A Multi-level Analysis of Extreme Heat in Cities

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Virginia Tech


As a result of climate change and urbanization, rising temperatures are causing increasing concern about extreme heat in cities worldwide. Urban extreme heat like other climate-related phenomena is a complex problem that requires expertise from a range of disciplines and multi-faceted solutions. Therefore, this study aims to develop a comprehensive understanding of urban heat issue by taking a multi-level approach that integrates science, technology, and policy. Throughout the three main papers of this dissertation, a variety of quantitative and qualitative methods, such as microclimate modeling, machine learning, statistical analysis, and policy content analysis, are used to analyze urban heat from different perspectives. The first paper of this dissertation focuses on the street canyon scale, aiming to identify the physical and vegetation parameters that have the greatest impact on changing thermal conditions in urban environments and to understand how these parameters interact with each other. Moving towards identifying applicable heat-related data and measurement techniques, the second paper assesses whether lower-resolution temperature data and novel sources of vulnerability indicators can effectively explain intra-urban heat variations. Lastly, the third paper of this dissertation reviews heat-related plans and policies at the Planning Districts level in Virginia, providing insights into how extreme heat is framed and addressed at the regional and local levels. This analysis is particularly important for states such as Virginia, which historically have not experienced multiple days of extreme heat during summers, as is common in southern and southwestern states of the United States.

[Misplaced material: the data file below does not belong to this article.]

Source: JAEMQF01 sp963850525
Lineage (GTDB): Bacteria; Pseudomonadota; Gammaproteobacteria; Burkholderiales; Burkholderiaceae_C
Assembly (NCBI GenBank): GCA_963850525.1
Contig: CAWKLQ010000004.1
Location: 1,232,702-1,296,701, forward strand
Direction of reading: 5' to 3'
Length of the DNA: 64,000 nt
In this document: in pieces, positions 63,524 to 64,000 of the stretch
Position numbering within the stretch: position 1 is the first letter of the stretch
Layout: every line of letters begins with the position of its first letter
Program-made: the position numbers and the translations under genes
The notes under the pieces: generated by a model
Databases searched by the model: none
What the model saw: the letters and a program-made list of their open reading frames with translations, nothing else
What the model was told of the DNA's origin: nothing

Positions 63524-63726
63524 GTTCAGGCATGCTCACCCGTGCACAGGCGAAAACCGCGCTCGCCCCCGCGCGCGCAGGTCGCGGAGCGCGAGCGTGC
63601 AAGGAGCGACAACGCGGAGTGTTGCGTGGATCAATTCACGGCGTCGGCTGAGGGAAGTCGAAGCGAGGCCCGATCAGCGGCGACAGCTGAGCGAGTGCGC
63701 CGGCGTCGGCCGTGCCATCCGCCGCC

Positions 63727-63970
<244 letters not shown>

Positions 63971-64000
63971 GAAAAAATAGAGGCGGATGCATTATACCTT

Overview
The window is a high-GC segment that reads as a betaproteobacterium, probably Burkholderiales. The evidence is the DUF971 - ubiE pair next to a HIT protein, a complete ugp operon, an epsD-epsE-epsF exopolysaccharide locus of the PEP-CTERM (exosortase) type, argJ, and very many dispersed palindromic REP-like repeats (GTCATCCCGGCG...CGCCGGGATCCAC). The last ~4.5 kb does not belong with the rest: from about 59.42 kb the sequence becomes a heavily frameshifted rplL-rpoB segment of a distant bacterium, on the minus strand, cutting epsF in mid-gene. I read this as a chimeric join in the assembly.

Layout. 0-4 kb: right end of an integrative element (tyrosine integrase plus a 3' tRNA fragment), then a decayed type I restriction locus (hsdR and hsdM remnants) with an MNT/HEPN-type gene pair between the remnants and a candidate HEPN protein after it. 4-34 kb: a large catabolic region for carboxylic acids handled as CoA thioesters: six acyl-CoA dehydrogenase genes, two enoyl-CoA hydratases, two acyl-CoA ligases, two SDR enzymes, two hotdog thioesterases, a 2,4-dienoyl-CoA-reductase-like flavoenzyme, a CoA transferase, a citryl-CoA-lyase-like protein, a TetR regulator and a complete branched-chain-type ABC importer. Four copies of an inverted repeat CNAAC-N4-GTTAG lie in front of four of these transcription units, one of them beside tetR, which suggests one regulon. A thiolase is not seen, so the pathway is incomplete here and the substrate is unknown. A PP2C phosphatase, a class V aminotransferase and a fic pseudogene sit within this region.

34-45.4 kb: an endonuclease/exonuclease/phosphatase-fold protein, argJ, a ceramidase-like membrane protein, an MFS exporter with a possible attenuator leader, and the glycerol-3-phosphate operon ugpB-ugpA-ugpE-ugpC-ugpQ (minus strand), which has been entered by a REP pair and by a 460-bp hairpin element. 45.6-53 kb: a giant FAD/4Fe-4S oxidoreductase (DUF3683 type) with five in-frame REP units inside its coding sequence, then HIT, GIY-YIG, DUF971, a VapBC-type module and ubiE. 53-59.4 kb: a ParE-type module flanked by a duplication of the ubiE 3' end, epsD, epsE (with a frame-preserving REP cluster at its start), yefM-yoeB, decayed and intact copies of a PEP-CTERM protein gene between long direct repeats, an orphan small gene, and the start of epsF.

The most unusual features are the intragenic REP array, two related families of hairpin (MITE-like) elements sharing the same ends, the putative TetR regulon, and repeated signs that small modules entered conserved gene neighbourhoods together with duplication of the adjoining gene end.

The results of this study provide insights into the contributing and mitigating factors associated with extreme heat exposure, novel heat-related data and measurement techniques, and the types of analysis and information that should be included in local climate-related plans to better address extreme heat. This dissertation explores new avenues for measuring, understanding, and planning extreme heat in cities, thereby contributing to the advancement of knowledge in this field.



Extreme heat, urban heat, heat mitigation, heat measurement, heat-related policies and plans